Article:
More from this issue

More from this issue

Independent artists are faced with a challenging and transforming landscape that requires adaptive resilience in order to thrive creatively, today and in the future. How do we, as tertiary educators, empower and enable artists to build strong and flexible, professional contemporary art practices? To address this issue, my current research draws models of praxis from artist-run initiatives (ARI) in the Visual Arts industry, specifically from my experience as director of Boxcopy Contemporary Art Space.

By Su Baker, President, Australian Council of Deans and Directors of Creative Arts — Over 2 decades the creative art academic community has grown and matured as a sector - so have the questions of method and purpose of publically funded research, that influence the processes of evaluation. Discussions around impact and ‘end-user’ value is a live issue at the ARC and we look forward to the new thinking that will shortly emerge. The creative arts depend almost entirely on end-user experience, and the impact of these experiences aspire to have real and meaningful impact on peoples lives.
By Dr Jenny Wilson. DDCA’s Research officer Jenny Wilson caught up with Henk Borgdorff in Amsterdam in April 2016, hot on the heels of his recent speaking tour of European and UK universities, art and music schools, to find out more about artistic research and European experiences of the politics of art and higher education.
By Professor Graeme Sullivan Visual arts has no singular function because it can be called on to do just about anything. Arts’ usefulness is because it is edgeless and homeless—art is masterful at shape shifting and form fitting
By Professor Jeri Kroll Since the Strand report (1998), scholars have been unpacking the manifold ways in which creative works can be research. Explaining the usefulness of questions to doctoral candidates not only keeps supervisors honest, but also keeps at the forefront of everyone’s mind why theory is unavoidable.
By Professor Paul Draper and Professor Scott Harrison Communities of profession, the old academy and the new academy, intimately rub up against each other and while some research may still be considered ‘more equal’ than others for now – this evolving mix can only positively impact on the rise of artistic research, its acceptance in society and its measurement by governments and universities.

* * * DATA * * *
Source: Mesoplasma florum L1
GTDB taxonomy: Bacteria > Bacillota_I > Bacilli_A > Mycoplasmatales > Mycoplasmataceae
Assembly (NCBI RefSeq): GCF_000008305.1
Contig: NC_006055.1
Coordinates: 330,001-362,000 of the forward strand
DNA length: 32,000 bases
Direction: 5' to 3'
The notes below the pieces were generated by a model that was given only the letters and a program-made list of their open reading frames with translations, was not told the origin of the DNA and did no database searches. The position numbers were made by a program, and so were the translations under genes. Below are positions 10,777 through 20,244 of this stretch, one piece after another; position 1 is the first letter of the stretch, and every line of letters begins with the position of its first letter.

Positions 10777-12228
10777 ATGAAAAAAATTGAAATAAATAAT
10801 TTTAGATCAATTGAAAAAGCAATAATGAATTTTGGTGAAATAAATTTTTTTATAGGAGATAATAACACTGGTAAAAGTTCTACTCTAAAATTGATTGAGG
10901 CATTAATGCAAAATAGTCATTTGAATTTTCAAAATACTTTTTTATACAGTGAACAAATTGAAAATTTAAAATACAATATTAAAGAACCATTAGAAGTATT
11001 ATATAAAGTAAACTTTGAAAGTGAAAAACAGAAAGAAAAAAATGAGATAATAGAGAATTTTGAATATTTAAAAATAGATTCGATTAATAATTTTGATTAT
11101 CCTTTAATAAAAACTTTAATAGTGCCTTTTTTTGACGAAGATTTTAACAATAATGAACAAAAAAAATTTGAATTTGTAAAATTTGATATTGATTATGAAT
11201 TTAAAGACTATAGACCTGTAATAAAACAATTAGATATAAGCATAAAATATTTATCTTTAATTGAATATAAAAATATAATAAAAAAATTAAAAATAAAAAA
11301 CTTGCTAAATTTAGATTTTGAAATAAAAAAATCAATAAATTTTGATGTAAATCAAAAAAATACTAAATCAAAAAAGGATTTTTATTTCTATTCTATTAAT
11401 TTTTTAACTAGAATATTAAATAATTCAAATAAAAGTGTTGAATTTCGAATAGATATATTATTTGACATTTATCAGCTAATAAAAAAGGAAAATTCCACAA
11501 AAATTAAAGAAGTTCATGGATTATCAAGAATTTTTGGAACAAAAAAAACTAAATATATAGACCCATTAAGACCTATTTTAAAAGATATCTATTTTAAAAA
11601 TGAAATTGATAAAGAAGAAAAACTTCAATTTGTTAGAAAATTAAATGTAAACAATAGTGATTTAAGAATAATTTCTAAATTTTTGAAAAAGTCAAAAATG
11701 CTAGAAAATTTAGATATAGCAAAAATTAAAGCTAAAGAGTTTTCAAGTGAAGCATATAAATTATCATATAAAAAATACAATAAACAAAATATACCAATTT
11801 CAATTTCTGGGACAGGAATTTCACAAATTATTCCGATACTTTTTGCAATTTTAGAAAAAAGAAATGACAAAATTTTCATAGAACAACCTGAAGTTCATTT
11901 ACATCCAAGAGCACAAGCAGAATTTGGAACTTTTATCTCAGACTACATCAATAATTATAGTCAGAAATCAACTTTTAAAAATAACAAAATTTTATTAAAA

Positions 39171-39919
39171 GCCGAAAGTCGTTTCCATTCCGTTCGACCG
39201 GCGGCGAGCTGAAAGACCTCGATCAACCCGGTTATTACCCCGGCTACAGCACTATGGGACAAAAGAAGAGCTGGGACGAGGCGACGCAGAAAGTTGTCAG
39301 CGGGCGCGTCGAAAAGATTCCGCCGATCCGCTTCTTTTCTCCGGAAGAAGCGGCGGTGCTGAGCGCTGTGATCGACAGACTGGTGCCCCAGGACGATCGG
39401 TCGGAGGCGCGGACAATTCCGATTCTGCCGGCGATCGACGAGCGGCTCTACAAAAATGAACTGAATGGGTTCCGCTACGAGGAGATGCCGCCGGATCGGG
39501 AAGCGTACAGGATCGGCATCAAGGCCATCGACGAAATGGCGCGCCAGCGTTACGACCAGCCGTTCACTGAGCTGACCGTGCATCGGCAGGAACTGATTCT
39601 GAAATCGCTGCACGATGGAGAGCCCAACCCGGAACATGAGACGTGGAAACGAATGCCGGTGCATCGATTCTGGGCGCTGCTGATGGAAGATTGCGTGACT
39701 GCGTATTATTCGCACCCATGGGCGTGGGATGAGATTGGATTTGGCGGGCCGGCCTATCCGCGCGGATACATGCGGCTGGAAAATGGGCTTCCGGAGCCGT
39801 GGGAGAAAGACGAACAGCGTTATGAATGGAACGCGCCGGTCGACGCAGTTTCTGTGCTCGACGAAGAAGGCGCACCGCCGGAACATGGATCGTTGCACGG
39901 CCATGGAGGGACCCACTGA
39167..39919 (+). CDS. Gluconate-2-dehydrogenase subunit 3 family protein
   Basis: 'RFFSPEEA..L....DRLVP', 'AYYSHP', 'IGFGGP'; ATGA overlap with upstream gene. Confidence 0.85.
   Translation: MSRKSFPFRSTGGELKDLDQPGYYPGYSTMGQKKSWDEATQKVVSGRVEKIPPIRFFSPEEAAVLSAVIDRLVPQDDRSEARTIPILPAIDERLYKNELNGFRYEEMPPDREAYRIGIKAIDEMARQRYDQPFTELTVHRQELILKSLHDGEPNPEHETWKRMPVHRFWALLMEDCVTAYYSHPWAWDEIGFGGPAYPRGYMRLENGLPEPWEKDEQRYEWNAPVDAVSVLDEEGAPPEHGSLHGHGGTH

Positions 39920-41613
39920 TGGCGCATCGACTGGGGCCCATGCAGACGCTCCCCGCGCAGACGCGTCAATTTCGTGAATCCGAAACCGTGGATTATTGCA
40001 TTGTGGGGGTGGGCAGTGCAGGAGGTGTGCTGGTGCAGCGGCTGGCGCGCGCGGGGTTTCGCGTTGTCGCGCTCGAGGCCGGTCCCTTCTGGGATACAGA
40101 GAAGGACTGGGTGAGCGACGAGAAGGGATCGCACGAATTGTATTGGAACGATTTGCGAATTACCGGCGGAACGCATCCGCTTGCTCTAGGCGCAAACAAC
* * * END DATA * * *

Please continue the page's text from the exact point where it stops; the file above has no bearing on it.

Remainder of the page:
By Associate Professor Cheryl Stock AM — The narrative of knowledge is almost always underpinned by the cognitive but how we know the world is often through the experiential. Whilst we have moved a long way in redefining knowledge in research terms to include the processes and outcomes of our practices (artistic, creative, professional) and importantly have privileged the artist’s voice as the expert in this recasting of what a knowledge claim might look like, some art forms prove more problematic than others in this endeavour.
By Dr Danny Butt — During the 1990s and 2000s, as readers of NiTRO know well, an intensive debate took place among art and design academics as to whether their practices and those of their graduate students could be called research, and if so what “contribution to knowledge” might be made by the creative output, as distinct from the writing that has traditionally accompanied submissions in higher degrees in creative arts.
By Professor Ross Woodrow — The decision by the Australia Research Council (ARC) to achieve the long-mooted merging of the Higher Education Research Data Collection (HERDC) and the Excellence in Research for Australia (ERA) exercise by adeptly disappearing the HERDC has been welcomed by many discipline leaders, and not just those in the creative arts. With the inclusive ERA becoming the singular evaluation of research quality across Australia, there couldn’t be a better time to rethink the classification of research in universities.
By Associate Professor Robert Burke and Dr. Andrys Onsman — Criticism of the scientific methods of doing research has increasingly pointed out that all experimental research involves some sort of creative leap. In the performing arts such creative leaps are fundamental to artistry.